Supporting the Weak • Defending the Innocent • Empowering the Strong|
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WHO WE ARE is a project that has been in development by the Poor & Minority Justice Association (PMJA) for several years. PMJA was founded in 2012, by Pastor Clayton Cowart. Based in Winter Haven, Florida, PMJA is comprised of citizens from various ethnic and racial backgrounds and serves communities throughout Florida and Georgia. “Defending the innocent, supporting the weak and encouraging the strong” is more than a tagline; it’s our mission. PMJA provides encouragement, training and leadership in poor and minority communities, which are disproportionately affected by social, political and economic injustice. In poor and minority communities throughout Florida and Georgia there has long been a history of social and economic injustice. Therefore, PMJA seeks to erase inequality and injustice through non-violent direct action, reminiscent of the Civil Rights Movement of the 1950’s and 1960’s. PMJA campaigns against police brutality, false charges, false arrests. PMJA also promotes racial, social, and economic justice in poor and minority communities thought Florida and Georgia. PMJA is a non-profit organization which offers its services without regard to race, religion, national origin or social standing.

WHAT WE DO is an ongoing project of PMJA and has been in development for several years. The project is intended to serve as a clearinghouse for information about Florida’s School Resource Officers. With the help of volunteers and members of the online community, we are gathering every available detail about every SRO in Florida. This data will become an invaluable resource for parents, researchers, public officials, policy makers, journalists, community organizers, civil litigators and criminal defense attorneys. The goal is to make all the data available to the public, free-of-charge in a searchable database with access to primary documents such as Internal Affairs, personnel and communication, employment and disciplinary records.


Florida has the dubious distinction of being a national leader in the arrest, prosecution and conviction of school children. According to a study conducted by the Florida Department of Juvenile Justice, between 2004 and 2012 there were 166,888 school-related arrests in Florida. Disproportionately, students finding themselves in Florida’s school-to-prison-pipeline are African-American. Although African-Americans only make up about 22% of Florida school children, about 48% of all children arrested in Florida schools are African-American.



Ask Us

University of South Florida: “Demanding Zero Tolerance for Florida’s School-to-Prison Pipeline

Fifty years after the enactment of the Civil Rights Act, the Civil Rights offices of the US Department of Education (DOE) and Department of Justice (DOJ) jointly issued detailed guidance on nondiscriminatory administration of discipline in public schools, declaring, “racial discrimination in school discipline is a real problem” (2014:4). The real consequences of this very real problem have already negatively impacted the lives of countless black children, on whom “zero tolerance” school discipline policies have been exercised disproportionately and more severely than on white children.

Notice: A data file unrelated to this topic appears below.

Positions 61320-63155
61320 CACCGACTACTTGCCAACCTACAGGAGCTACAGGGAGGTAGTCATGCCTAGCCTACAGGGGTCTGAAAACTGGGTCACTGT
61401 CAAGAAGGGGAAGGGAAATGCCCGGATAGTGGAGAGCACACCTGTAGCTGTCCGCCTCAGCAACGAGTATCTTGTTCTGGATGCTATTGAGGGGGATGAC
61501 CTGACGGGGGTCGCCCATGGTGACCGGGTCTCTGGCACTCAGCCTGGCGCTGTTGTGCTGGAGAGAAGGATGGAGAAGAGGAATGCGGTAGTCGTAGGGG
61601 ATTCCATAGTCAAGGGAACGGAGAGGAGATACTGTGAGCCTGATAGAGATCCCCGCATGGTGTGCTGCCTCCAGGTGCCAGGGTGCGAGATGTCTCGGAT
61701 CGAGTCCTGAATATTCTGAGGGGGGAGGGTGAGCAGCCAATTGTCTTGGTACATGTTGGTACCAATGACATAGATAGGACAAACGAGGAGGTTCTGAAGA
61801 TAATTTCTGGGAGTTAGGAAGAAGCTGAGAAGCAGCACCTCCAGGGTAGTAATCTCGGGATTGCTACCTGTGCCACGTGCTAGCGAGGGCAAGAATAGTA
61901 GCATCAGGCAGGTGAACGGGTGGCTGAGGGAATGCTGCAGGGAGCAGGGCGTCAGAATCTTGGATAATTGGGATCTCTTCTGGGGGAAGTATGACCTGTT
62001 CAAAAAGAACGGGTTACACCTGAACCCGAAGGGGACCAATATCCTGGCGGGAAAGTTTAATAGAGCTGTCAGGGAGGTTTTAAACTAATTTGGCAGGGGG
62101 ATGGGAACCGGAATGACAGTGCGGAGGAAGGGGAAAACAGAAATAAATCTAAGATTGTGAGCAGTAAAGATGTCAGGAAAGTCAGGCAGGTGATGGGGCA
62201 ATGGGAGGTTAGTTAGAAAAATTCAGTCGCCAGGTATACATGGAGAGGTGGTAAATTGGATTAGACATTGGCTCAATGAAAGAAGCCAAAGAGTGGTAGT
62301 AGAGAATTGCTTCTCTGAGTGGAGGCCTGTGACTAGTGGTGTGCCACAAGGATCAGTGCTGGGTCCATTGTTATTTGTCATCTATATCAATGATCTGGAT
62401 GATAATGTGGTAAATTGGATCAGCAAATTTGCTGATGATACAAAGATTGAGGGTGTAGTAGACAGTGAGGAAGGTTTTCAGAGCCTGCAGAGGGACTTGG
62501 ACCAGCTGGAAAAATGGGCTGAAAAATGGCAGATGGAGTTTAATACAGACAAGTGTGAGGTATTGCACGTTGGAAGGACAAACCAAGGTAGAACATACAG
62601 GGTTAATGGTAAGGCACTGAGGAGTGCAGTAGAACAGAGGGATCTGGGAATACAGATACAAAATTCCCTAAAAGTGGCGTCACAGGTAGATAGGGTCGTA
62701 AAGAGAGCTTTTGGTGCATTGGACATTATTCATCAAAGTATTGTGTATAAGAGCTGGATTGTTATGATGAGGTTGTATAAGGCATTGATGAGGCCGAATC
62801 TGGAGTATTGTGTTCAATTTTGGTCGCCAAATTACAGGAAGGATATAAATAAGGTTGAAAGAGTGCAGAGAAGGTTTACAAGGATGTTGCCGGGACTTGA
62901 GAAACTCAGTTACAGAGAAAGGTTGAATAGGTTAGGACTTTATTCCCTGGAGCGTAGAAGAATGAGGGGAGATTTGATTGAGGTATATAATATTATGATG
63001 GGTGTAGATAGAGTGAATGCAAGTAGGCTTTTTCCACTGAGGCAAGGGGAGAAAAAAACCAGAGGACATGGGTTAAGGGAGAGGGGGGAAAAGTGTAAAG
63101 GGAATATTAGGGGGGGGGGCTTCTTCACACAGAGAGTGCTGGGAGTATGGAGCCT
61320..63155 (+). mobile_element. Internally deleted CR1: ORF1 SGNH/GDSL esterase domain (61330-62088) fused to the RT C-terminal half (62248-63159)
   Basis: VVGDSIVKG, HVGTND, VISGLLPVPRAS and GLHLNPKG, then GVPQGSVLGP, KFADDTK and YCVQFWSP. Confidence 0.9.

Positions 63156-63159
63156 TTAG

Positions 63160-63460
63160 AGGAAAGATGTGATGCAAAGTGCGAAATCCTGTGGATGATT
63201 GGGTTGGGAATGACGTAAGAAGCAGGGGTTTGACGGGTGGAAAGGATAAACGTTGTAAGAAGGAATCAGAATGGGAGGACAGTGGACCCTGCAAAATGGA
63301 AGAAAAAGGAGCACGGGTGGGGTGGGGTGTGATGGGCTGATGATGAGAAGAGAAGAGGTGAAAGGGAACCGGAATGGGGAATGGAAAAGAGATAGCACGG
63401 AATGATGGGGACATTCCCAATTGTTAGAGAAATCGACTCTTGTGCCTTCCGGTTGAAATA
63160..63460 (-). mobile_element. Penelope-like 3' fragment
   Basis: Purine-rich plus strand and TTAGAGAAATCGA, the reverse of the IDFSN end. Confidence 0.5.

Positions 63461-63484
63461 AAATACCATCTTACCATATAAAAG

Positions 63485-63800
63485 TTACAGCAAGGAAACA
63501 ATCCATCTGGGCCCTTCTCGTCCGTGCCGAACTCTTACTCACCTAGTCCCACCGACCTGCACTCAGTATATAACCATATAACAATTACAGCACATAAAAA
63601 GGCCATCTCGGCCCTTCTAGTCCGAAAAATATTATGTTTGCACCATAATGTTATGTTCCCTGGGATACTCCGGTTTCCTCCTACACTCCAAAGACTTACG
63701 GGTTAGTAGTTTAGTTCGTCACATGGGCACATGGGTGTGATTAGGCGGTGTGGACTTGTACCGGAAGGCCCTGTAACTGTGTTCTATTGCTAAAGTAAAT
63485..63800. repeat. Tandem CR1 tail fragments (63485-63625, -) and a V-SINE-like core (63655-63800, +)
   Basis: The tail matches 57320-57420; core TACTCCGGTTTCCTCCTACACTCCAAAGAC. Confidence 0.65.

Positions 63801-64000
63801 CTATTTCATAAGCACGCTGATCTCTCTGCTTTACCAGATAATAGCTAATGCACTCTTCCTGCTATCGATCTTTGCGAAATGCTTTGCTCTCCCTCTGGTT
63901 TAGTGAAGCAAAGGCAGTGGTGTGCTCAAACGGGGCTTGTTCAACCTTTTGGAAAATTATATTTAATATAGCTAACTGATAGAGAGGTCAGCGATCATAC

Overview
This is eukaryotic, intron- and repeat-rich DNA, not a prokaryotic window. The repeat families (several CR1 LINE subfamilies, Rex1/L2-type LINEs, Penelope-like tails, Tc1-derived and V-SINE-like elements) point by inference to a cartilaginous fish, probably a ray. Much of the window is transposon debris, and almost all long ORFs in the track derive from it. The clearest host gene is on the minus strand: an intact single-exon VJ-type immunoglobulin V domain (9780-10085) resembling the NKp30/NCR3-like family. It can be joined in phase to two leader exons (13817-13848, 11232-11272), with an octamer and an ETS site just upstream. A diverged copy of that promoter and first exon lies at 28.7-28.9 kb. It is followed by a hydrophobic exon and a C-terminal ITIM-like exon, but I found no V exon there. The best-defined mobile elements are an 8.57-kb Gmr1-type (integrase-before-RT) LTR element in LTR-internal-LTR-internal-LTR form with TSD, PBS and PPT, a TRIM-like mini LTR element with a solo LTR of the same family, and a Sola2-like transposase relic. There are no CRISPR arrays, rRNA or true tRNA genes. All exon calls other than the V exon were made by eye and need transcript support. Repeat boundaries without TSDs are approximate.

Harvard Law and Policy Review: “Dismantling the School-To-Prison-Pipeline: South Florida’s Approach.”

The U.S. incarceration rate has increased 700% since 1970. As a result, the U.S. has the highest prison population in the world. In the U.S., only 12% of the population is Black. Yet, despite living in a “post-racial,” “colorblind” society,” 38% of the prison population is composed of Blacks. Part of this disparity stems from the disparate impact of zero-tolerance policies in school discipline.

ACLU: Still Haven’t Shut Off the School-to-Prison Pipeline: Evaluating the Impact of Florida’s New Zero-Tolerance Law

Because Florida’s students continue to have their educational opportunities – and thus, their life chances – limited by the over-use of harsh and unfair school discipline, there is an urgent need for action, at both the state and local levels. Fortunately, schools and districts across the country have already shown the way forward, and have pursued highly-effective strategies that can serve as a model for Florida. Still Haven’t Shut Off the School-to-Prison Pipeline: Evaluating the Impact of Florida’s New Zero-Tolerance Law presents a series of recommendations that, if implemented, can reduce Florida’s dropout rate, build safer and more effective schools, limit the number of youth entering the juvenile and criminal justice systems, use the State’s law enforcement agencies more efficiently, save taxpayer dollars, and build healthier communities throughout Florida.

“And ye shall know the truth, and the truth shall make you free.”
John 8:32